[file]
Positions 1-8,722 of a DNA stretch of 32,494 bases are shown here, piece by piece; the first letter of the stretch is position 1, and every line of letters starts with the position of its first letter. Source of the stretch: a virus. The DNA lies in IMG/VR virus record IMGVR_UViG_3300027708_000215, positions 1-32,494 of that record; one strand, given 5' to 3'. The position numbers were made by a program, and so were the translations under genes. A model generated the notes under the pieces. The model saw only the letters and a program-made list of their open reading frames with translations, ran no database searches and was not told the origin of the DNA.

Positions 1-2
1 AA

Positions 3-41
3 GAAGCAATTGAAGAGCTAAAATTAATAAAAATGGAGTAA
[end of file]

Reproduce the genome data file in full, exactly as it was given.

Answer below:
Positions 1-8,722 of a DNA stretch of 32,494 bases are shown here, piece by piece; the first letter of the stretch is position 1, and every line of letters starts with the position of its first letter. Source of the stretch: a virus. The DNA lies in IMG/VR virus record IMGVR_UViG_3300027708_000215, positions 1-32,494 of that record; one strand, given 5' to 3'. The position numbers were made by a program, and so were the translations under genes. A model generated the notes under the pieces. The model saw only the letters and a program-made list of their open reading frames with translations, ran no database searches and was not told the origin of the DNA.

Positions 1-2
1 AA

Positions 3-41
3 GAAGCAATTGAAGAGCTAAAATTAATAAAAATGGAGTAA